The Nine Money Losing Mistakes You Don’t Want To
Make When It Comes Time To Sell Your Arizona Business!

The difference between a profitable, smooth transaction and a miserable experience is often a fine line. The majority of business selling nightmares are caused by a lack of knowledge. The following list is designed to make you aware of big mistakes people make and how to avoid them.

1. Choosing the wrong time to sell – Timing is everything. To get the maximum amount for your business, you need to sell when things are going well. Too often I get calls from owners when it is too late. Their sales and profits have been going down and they want out. This is a huge red flag for potential buyers and the sale usually goes nowhere. Along these same lines, I get calls from relatively new business owners, in business under three years, who aren’t making any profit yet, but the owner claims the business has all kinds of “potential”. The buyers who come to us want a proven business that’s making money, not a business that just has “potential”. A bank usually won’t loan a buyer money to acquire a business unless that business has been operating for at least three years and is making enough profit to service the debt and pay the owner a decent salary. Also, not only does the buyer have to qualify for a loan, but so does the business.

2. Keeping poor books & records or no books & records at all – Potential buyers will want to look over “the books” before they will buy a business. This will give them a clear picture of how the business is doing and will give them the confidence to part with their money. Plus, quite a few buyers will have to get a loan to buy a business and the banks absolutely won’t lend money without seeing “the books”. It’s very important that your internal Profit & Loss Statements match the tax returns you file with the IRS; if they don’t, a red flag goes up. If you aren’t a good bookkeeper, there are lots of companies and/or computer programs that can help you out. It is essential to have financial information that can be easily understood and verified by the potential buyer. Also, I need to look at the financials myself so I can tell you what your business is worth in today’s market. I need to see three years tax returns, Profit & Loss Statements and Balance Sheets in order to do my analysis.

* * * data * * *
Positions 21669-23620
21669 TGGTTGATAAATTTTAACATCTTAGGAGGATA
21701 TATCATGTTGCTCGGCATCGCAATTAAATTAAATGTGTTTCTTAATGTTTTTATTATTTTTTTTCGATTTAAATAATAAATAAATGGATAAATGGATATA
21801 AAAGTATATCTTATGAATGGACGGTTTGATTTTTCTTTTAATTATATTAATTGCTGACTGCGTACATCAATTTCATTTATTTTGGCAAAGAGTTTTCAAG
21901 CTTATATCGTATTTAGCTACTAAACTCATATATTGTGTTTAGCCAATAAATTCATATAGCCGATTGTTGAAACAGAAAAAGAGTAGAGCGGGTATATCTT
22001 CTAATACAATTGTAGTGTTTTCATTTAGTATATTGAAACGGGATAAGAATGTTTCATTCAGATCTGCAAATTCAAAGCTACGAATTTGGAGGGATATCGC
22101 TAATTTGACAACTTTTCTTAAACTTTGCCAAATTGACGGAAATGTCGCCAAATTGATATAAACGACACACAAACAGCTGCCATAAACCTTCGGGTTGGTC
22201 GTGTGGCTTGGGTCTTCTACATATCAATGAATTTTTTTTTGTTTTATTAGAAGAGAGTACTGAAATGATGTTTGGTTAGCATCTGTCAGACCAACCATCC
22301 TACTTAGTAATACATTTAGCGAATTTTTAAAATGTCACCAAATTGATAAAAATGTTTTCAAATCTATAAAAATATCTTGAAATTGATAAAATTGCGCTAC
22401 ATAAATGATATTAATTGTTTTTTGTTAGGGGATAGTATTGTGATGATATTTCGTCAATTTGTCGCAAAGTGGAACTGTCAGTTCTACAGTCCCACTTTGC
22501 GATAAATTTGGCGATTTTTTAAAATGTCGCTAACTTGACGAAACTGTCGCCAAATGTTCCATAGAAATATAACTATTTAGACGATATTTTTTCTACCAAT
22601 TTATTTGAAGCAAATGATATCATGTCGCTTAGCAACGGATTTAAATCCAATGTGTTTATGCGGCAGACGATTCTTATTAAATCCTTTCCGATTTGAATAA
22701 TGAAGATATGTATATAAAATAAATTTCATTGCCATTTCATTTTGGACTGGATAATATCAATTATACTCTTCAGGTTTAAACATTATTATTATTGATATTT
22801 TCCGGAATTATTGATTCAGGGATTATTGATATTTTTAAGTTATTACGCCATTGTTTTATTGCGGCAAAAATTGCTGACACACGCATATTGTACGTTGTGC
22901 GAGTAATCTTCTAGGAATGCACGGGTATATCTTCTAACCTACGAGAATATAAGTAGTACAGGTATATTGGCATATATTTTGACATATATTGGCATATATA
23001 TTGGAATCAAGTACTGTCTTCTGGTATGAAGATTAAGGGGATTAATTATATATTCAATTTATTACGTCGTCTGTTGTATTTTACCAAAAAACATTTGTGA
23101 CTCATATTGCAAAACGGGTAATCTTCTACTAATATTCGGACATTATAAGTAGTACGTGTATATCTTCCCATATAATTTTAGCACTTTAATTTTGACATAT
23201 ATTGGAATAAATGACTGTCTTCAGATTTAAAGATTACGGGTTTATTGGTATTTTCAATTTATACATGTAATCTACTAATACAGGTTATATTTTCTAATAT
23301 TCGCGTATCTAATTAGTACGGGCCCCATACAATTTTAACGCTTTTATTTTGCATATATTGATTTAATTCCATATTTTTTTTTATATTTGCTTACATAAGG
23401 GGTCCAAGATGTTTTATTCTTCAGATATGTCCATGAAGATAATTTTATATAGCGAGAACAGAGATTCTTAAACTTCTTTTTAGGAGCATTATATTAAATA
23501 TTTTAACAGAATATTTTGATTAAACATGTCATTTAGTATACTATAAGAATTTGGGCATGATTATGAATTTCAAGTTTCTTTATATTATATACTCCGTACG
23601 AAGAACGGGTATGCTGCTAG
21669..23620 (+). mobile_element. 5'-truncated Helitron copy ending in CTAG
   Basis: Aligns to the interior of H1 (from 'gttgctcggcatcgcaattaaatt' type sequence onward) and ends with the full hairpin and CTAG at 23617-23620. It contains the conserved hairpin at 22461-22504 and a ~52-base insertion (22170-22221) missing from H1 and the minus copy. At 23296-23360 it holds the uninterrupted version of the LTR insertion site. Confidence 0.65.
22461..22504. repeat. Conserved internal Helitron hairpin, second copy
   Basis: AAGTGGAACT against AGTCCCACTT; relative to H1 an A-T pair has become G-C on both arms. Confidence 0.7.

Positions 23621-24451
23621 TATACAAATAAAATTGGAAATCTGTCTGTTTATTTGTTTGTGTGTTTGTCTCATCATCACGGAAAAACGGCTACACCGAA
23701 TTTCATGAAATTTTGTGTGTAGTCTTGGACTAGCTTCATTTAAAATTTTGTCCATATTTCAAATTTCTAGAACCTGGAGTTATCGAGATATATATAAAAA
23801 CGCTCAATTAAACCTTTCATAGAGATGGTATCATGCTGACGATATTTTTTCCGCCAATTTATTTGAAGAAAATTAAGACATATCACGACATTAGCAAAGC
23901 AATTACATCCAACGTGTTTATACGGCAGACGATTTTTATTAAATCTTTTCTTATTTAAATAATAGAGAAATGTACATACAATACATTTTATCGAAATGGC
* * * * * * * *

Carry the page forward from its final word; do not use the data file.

3. Having unrealistic price expectations – Just like when a Realtor prices a house, I also use comparables (comps) to help set a price. If the price is too high, it can scare off potential buyers and your business may just sit in my listing inventory and get “stale” or may never sell. If the price is too low, you lose out because you’re leaving money on the table. I use several factors before coming up with what you can realistically expect to get on the open market. Unfortunately, sometimes the amount you want, or what you need, doesn’t match the current value of your business. And last, but not least, watch out for “outside advisors”, be it your accountant, your lawyer, your brother-in-law, or someone else looking out for you who tells you what they “think” you should get for your business. I’ve heard some really wild prices, sort of like what the dot.coms were getting years ago, and boy are they way off target. Unless your “outside advisors” are involved in the buying and selling of Phoenix businesses on a daily basis, listen to them with a grain of salt.

4. Getting emotional – Now how can that be a mistake? Believe me, emotions can and do cause problems. Selling your business can be one of the most nerve racking, exhausting experiences of your life. Last minute calls, inconvenient “showings”, price adjustments, and the uncertainties of being stuck with a business that doesn’t sell for months on end can take there toll. Also, “seller’s remorse” can scare you into not following through on your initial plan to sell. If you pull back, you may lose the one and only qualified buyer to come along. Plus, some buyers will try to get you to sell at a lower price, (you can’t blame them), and you may feel insulted. Don’t. Do you always pay the full asking price for a product? Probably not. The main thing to remember is that before you decide to sell, be absolutely sure that this is what you want to do and then keep reminding yourself of all the reasons why you’re selling.